A grandmother is fighting for her life after being struck down with Legionnaires' Disease and airlifted to a hospital 300 miles away for emergency treatment.

Anne Bennett, 60, of Edinburgh, was flown by air ambulance to Leicester Royal Infirmary early yesterday to receive specialist care after her organs began failing.

Mrs Bennett – who lived in Gorgie Road in the heart of the outbreak zone for the disease that has claimed two lives in the capital – was placed in a medically-induced coma to improve her chances of recovery. The hospital was chosen for its advanced facilities for accommodating critically ill patients with induced coma.

She lives 200 yards from the North British Distillery – one of the suspected sources of the Legionnaires' outbreak. The infection is transmitted by breathing in water vapour contaminated with the legionella bacteria.

Mrs Bennett first began showing symptoms of the disease last week, but her condition deteriorated over the weekend.

Her family has told how she could barely hold a glass of water and was suffering hallucinations and extreme disorientation by the time she was admitted to hospital.

Mrs Bennett's daughter, Leanne Rae, 35, said her mother did not believe she had been at risk of the infection because she had been on holiday with her husband, Frank, for around 10 days at the time when victims were believed to have been exposed.

The first case was identified on May 31 and outbreak control operations were launched three days later, after a fourth case emerged.

Ms Rae added that the couple had not received any leaflets about the health scare on their return.

She said: "I think these leaflets should have been sent out. My dad says there's a seven-day incubation period so they should have been made aware there's still a problem."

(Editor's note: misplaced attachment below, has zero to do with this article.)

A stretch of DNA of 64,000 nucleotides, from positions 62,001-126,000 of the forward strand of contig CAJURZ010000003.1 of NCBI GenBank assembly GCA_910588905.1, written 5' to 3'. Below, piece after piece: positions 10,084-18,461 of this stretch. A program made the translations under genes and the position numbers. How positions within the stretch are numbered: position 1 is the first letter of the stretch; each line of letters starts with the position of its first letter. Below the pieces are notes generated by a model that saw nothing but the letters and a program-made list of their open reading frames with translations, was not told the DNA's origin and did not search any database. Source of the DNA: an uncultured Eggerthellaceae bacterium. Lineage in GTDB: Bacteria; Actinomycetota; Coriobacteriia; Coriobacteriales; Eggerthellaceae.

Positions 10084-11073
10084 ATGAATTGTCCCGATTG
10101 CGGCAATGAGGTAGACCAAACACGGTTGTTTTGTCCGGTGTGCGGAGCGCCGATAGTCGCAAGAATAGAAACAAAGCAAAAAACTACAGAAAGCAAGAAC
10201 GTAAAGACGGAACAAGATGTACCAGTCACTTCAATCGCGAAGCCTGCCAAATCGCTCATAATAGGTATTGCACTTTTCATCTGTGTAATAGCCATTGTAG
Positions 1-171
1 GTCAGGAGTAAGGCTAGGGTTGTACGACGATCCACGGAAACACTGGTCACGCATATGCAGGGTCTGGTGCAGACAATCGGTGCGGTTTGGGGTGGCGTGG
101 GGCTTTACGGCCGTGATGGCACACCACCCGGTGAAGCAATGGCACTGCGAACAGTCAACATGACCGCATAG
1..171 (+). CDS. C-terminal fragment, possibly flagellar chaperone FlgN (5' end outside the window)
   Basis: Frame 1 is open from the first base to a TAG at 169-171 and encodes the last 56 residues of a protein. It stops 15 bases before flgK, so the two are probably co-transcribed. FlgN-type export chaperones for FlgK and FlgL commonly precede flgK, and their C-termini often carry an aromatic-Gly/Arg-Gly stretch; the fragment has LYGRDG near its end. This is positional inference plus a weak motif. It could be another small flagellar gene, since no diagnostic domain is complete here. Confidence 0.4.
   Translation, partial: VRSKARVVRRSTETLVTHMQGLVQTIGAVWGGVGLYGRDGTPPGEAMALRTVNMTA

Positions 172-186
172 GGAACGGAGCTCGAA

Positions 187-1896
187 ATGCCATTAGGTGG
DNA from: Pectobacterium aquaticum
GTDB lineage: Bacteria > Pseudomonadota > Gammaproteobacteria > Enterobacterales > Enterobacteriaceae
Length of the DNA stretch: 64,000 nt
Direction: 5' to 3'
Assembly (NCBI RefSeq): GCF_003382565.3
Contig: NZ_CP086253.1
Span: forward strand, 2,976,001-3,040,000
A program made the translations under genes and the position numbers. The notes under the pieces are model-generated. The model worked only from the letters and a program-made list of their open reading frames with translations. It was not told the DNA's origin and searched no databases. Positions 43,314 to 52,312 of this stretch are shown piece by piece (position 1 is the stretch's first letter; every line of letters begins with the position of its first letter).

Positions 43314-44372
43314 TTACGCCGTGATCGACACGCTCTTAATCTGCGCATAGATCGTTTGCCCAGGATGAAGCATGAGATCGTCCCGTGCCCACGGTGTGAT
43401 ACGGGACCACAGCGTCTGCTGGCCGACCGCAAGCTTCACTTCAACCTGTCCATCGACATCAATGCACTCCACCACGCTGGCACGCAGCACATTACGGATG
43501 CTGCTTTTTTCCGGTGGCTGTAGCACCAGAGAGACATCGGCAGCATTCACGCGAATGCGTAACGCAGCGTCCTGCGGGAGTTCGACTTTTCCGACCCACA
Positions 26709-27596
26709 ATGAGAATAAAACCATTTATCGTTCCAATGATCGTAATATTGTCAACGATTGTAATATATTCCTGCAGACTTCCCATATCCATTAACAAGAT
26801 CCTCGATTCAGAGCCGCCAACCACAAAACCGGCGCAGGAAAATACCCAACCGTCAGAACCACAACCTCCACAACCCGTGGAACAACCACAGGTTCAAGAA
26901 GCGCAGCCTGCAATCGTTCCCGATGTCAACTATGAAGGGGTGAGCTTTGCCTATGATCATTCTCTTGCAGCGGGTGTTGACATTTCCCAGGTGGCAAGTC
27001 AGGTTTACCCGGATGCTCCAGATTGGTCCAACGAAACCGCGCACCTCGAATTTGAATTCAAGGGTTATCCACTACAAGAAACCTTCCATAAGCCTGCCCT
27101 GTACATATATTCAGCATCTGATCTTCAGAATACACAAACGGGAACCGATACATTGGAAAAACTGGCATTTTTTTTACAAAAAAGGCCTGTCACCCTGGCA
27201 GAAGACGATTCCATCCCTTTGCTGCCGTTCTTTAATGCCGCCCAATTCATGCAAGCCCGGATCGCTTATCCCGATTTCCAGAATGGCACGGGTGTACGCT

Ms Rae added: "Somebody has to pay. No-one's saying where it's coming from and my dad is still walking about Gorgie."

The total number of cases of Legionnaires' in the outbreak has risen to 95, with two new cases emerging as recently as Monday.

A spokesman for NHS Lothian said: "The risk of infection is now very, very low as the towers involved were shock dosed with chlorine. The incubation period for this disease is up to 14 days and we have had no cases come outside of that. That would suggest very, very strongly that the source of the outbreak has been dealt with."

He added that the health board had distributed 35,000 leaflets around the city and pushed electronic versions of them on websites and social networks.

News of Mrs Bennett's plight came as a Health and Safety Executive chief admitted the organisation is concerned about apparently low levels of compliance with legionella guidance across the UK.

Pam Waldron, director of the HSE in Scotland, said the fact two of six businesses inspected during the outbreak had been issued with improvement notices highlighted the problem.

However, she stressed that, while this meant conditions at the North British Distillery and pharmaceuticals company Macfarlan Smith "had fallen below standards required by code of practice", it did not mean either was responsible for spreading Legionella.

She said: "That's something we may have to look at."